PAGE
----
Reading lists

Must-read books by women, as chosen by our readers

From acclaimed works of fiction and poetry to unforgettable memoirs and eye-opening non-fiction, these are our readers' favourite books to mark International Women's Day.

A flatlay of must-read books by women.
Image: Alicia Fernandes/Penguin

Left out of the literary canon for so long that even masters like George Eliot and Jane Austen were forced to adopt male pseudonyms or obscure their names, the last few centuries have finally made the necessary space for women authors to write – and then re-write – a new one.

As International Women's Day approaches, we asked our readers to tell us about wonderful books by women they love reading, discussing and recommending to others. The result is a brilliantly broad-ranging list of classics and modern masterpieces anyone with a love of great fiction – or non-fictions, memoirs, poetry and more – will enjoy.

And if you find this useful, check out our list of our readers' 100 favourite classic novels, learn about their favourite children's books and see the best memoirs they've ever read. 

Their Eyes Were Watching God by Zora Neale Hurston (1937)

We say: Alice Walker dedicated most of her academic career to researching and upholding Zora Neale Hurston's long-overlooked work. A vital, heady read.

You say: Once read, never forgotten. An emotional journey from girlhood to middle, through race, oppression and femininity. It reads like poetry.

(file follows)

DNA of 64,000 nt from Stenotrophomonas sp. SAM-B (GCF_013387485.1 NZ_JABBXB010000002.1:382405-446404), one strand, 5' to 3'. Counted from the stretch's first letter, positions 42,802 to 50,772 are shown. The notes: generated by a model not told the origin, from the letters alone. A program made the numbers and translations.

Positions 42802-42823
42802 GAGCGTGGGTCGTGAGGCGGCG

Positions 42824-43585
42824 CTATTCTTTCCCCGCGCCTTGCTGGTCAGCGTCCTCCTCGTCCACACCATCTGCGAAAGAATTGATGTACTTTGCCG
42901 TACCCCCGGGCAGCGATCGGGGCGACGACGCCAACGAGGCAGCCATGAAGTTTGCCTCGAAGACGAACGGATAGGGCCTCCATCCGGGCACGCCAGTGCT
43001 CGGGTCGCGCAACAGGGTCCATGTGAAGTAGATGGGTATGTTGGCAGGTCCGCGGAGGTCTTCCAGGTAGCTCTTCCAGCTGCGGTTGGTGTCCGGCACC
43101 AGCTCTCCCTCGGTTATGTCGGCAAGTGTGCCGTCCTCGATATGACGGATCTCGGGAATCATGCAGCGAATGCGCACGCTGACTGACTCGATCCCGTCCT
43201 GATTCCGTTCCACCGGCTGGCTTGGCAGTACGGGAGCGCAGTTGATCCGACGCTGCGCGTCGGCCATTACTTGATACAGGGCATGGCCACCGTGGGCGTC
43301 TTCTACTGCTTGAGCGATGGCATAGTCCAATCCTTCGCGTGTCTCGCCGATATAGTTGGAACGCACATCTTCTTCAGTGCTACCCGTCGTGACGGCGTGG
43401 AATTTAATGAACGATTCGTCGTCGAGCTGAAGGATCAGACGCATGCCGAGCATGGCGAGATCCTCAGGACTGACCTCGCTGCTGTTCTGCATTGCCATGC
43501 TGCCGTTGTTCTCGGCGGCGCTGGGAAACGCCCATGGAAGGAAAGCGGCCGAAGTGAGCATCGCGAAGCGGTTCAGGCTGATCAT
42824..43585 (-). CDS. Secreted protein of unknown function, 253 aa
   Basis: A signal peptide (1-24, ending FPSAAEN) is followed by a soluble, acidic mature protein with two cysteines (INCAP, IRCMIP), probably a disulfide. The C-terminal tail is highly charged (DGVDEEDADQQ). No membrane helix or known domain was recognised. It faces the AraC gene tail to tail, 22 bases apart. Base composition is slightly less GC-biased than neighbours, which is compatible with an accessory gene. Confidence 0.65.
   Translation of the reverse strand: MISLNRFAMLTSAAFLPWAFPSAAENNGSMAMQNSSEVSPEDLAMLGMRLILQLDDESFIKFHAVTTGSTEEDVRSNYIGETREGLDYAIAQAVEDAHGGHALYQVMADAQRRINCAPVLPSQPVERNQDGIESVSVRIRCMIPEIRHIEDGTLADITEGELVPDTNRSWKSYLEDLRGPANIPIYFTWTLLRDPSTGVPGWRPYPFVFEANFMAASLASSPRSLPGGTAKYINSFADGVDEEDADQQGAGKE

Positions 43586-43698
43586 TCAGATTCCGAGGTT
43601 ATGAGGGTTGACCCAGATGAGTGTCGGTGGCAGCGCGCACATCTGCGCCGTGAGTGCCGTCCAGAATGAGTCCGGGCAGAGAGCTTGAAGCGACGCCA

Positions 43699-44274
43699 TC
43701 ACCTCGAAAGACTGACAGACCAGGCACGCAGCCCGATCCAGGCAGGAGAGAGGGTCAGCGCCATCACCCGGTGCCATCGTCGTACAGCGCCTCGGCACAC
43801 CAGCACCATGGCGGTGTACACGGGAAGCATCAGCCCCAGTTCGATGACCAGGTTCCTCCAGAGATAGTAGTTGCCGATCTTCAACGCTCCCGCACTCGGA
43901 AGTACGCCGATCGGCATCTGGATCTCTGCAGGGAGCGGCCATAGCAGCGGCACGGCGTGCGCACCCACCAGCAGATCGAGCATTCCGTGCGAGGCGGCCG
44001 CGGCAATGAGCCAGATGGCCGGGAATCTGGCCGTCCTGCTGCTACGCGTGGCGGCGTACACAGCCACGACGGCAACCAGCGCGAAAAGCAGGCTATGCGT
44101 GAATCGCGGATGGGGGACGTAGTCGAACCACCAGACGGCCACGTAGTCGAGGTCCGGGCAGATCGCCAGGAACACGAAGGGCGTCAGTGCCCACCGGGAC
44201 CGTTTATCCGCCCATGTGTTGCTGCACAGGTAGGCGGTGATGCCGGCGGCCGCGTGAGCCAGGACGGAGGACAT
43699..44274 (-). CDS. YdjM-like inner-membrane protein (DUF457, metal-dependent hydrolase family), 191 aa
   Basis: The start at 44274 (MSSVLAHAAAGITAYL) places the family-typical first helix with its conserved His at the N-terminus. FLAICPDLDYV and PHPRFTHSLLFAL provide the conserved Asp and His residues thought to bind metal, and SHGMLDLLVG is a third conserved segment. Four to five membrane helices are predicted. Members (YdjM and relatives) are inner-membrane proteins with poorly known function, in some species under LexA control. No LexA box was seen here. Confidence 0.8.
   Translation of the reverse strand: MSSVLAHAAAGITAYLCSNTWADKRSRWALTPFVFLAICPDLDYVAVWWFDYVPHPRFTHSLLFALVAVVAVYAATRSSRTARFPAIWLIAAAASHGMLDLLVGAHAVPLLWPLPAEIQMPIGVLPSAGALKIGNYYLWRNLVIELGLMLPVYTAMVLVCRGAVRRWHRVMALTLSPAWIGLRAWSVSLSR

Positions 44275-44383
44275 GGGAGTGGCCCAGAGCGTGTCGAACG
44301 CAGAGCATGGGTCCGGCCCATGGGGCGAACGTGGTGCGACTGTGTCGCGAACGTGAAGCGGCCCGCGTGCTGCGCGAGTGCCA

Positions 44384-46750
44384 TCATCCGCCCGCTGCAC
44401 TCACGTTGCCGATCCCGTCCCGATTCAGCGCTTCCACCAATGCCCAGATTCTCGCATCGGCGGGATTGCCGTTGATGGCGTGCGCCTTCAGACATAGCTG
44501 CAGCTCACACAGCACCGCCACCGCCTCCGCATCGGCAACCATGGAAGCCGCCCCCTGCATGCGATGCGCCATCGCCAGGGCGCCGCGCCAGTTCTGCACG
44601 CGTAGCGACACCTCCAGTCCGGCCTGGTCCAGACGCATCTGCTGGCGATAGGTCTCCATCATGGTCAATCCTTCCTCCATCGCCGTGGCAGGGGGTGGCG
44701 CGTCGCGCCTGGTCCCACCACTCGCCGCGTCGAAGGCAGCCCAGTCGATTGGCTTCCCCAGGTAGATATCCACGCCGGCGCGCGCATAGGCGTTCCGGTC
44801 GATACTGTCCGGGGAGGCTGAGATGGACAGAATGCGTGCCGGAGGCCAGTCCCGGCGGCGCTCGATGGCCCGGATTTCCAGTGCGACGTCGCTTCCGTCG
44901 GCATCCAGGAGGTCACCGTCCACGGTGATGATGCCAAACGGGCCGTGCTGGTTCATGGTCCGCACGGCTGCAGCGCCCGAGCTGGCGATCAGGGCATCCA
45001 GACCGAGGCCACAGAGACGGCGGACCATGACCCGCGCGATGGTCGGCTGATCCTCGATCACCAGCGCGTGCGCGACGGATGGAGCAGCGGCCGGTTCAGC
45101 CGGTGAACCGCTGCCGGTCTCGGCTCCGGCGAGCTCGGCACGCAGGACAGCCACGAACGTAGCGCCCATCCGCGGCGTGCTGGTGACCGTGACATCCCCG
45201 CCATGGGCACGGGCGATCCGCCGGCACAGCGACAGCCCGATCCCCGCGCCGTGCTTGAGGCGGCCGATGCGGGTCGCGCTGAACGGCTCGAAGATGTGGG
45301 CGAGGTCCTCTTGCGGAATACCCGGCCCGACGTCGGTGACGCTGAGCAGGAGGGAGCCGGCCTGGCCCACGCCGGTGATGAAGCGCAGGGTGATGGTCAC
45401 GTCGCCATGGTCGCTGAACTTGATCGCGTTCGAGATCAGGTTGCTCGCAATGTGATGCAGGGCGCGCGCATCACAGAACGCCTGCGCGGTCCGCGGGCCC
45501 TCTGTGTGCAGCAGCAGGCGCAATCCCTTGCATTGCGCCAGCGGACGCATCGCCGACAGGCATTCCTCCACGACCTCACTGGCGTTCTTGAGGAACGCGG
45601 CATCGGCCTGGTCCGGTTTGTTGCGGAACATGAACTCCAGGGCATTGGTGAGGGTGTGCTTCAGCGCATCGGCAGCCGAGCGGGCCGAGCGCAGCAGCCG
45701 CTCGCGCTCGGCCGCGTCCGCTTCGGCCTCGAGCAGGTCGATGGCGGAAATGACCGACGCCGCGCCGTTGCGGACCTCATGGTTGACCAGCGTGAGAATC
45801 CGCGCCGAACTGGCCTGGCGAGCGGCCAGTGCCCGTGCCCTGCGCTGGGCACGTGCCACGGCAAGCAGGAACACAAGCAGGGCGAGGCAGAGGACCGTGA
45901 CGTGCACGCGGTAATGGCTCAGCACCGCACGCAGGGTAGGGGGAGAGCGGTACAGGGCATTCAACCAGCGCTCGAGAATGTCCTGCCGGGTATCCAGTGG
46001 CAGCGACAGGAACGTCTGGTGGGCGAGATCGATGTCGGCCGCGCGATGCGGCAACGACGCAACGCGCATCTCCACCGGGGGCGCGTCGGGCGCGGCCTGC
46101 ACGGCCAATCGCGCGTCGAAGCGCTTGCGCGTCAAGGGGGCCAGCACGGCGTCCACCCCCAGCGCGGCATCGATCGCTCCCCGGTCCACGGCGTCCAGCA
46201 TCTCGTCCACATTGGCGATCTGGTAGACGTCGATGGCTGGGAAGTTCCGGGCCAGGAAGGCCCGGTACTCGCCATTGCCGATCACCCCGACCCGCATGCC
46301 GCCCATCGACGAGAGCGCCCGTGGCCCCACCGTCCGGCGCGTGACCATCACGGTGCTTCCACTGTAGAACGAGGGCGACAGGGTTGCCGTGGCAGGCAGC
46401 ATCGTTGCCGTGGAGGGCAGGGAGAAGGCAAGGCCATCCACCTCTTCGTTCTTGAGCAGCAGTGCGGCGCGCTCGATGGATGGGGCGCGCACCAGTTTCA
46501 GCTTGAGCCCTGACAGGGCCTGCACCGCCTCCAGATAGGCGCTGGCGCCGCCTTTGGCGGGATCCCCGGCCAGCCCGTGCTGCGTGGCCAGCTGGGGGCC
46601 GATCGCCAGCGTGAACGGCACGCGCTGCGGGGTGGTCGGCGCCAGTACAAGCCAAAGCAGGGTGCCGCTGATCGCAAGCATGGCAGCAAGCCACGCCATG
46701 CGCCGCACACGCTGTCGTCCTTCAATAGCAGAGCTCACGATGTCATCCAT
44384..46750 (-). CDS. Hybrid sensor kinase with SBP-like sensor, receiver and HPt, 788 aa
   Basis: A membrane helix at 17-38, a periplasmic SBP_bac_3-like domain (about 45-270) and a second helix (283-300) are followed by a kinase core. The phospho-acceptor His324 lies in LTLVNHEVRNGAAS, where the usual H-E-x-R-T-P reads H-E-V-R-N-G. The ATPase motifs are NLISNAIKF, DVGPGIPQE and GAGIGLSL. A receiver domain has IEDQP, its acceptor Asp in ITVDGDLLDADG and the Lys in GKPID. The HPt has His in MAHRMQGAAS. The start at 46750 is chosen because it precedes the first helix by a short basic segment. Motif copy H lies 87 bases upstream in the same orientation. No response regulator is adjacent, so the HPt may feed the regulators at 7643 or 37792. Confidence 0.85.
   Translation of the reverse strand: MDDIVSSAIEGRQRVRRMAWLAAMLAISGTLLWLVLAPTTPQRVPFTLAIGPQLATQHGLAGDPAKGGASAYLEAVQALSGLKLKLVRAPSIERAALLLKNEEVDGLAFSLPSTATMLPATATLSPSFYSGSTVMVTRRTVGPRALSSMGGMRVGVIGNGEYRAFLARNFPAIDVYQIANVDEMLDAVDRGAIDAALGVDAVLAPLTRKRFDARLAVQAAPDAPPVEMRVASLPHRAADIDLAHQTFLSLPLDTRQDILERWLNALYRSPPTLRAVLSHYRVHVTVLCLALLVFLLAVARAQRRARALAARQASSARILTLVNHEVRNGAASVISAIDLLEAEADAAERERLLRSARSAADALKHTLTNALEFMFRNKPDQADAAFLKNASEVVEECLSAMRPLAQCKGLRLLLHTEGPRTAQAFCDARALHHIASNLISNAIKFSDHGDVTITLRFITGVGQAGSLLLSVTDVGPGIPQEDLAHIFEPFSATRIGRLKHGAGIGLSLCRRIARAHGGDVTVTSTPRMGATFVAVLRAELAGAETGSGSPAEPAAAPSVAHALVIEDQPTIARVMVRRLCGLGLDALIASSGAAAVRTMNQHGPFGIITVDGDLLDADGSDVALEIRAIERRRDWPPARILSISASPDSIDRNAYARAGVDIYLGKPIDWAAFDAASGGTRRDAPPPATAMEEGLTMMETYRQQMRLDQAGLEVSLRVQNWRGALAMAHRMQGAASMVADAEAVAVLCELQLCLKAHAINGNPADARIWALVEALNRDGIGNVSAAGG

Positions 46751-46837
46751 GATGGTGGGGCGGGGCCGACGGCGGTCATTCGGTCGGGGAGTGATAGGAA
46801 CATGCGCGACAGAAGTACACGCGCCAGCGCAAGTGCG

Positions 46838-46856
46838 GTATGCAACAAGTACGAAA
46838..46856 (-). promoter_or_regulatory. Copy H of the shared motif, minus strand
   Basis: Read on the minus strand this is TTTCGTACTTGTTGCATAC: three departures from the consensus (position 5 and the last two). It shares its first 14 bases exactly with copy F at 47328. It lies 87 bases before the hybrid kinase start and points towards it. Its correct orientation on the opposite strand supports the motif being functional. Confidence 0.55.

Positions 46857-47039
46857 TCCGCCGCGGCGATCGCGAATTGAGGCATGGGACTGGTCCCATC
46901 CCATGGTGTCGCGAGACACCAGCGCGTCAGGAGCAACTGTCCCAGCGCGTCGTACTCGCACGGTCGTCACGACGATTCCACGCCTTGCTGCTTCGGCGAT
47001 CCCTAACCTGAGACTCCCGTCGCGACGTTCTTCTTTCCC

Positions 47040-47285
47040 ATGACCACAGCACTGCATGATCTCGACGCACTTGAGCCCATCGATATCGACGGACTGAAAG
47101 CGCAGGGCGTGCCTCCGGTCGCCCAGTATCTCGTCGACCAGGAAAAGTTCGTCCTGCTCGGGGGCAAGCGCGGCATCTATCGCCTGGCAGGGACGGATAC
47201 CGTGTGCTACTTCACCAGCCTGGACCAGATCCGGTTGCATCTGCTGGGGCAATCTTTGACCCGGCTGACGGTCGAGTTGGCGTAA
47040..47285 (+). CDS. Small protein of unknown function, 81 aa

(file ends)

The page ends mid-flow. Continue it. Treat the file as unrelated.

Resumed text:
Linda M on Facebook 

 

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Homegoing by Yaa Gyasi (2017)

We said: Yaa Gyasi’s award-winning debut is a harrowing, vivid and generation-hopping story of two sisters separated by slavery in the 17th Century. Homegoing follows their descendents, taking us from the 'Gold Coast' of Africa to the plantations of Mississippi and the dive bars of Harlem in a breathtaking retelling of Black history. 

You said: Homegoing should be read by everyone. One of the most beautiful and ambitious books of the past decade.

allmanbrown, Instagram

Things I Don't Want to Know by Deborah Levy (2014)

We said: Using George Orwell’s famous essay ‘Why I Write’ as a jumping-off point, Deborah Levy offers her own reflections on life as a writer and the many challenges she faced in finding her voice as a woman who writes. A reflective book full of wit and quiet brilliance.

You said: Deborah Levy’s living memoir Things I Don’t Want to Know is absolutely incredible. I know you said one but it’s too hard to choose!

allmanbrown, Instagram

Books ranked in no particular order. Some answers have been edited for clarity and style.  

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